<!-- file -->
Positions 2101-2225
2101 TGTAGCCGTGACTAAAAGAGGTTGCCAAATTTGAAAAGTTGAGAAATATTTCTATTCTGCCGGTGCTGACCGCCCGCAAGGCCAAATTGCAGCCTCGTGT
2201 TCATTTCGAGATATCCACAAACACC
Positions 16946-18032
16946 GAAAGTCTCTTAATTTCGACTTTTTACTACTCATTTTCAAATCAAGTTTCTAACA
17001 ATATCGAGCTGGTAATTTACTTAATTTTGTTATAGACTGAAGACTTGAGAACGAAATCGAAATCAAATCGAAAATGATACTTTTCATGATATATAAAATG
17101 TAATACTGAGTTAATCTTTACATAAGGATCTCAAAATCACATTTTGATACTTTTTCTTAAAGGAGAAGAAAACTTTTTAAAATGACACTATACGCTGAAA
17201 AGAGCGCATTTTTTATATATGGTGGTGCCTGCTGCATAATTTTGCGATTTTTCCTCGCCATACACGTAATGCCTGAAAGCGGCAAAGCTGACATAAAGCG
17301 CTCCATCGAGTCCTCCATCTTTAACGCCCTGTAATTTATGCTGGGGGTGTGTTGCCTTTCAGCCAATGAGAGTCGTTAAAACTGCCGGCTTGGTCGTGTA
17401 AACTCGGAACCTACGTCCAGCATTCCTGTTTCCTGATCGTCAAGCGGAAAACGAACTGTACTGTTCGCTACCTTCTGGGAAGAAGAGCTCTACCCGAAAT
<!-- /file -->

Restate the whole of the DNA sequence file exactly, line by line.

Positions 2101-2225
2101 TGTAGCCGTGACTAAAAGAGGTTGCCAAATTTGAAAAGTTGAGAAATATTTCTATTCTGCCGGTGCTGACCGCCCGCAAGGCCAAATTGCAGCCTCGTGT
2201 TCATTTCGAGATATCCACAAACACC
Positions 16946-18032
16946 GAAAGTCTCTTAATTTCGACTTTTTACTACTCATTTTCAAATCAAGTTTCTAACA
17001 ATATCGAGCTGGTAATTTACTTAATTTTGTTATAGACTGAAGACTTGAGAACGAAATCGAAATCAAATCGAAAATGATACTTTTCATGATATATAAAATG
17101 TAATACTGAGTTAATCTTTACATAAGGATCTCAAAATCACATTTTGATACTTTTTCTTAAAGGAGAAGAAAACTTTTTAAAATGACACTATACGCTGAAA
17201 AGAGCGCATTTTTTATATATGGTGGTGCCTGCTGCATAATTTTGCGATTTTTCCTCGCCATACACGTAATGCCTGAAAGCGGCAAAGCTGACATAAAGCG
17301 CTCCATCGAGTCCTCCATCTTTAACGCCCTGTAATTTATGCTGGGGGTGTGTTGCCTTTCAGCCAATGAGAGTCGTTAAAACTGCCGGCTTGGTCGTGTA
17401 AACTCGGAACCTACGTCCAGCATTCCTGTTTCCTGATCGTCAAGCGGAAAACGAACTGTACTGTTCGCTACCTTCTGGGAAGAAGAGCTCTACCCGAAAT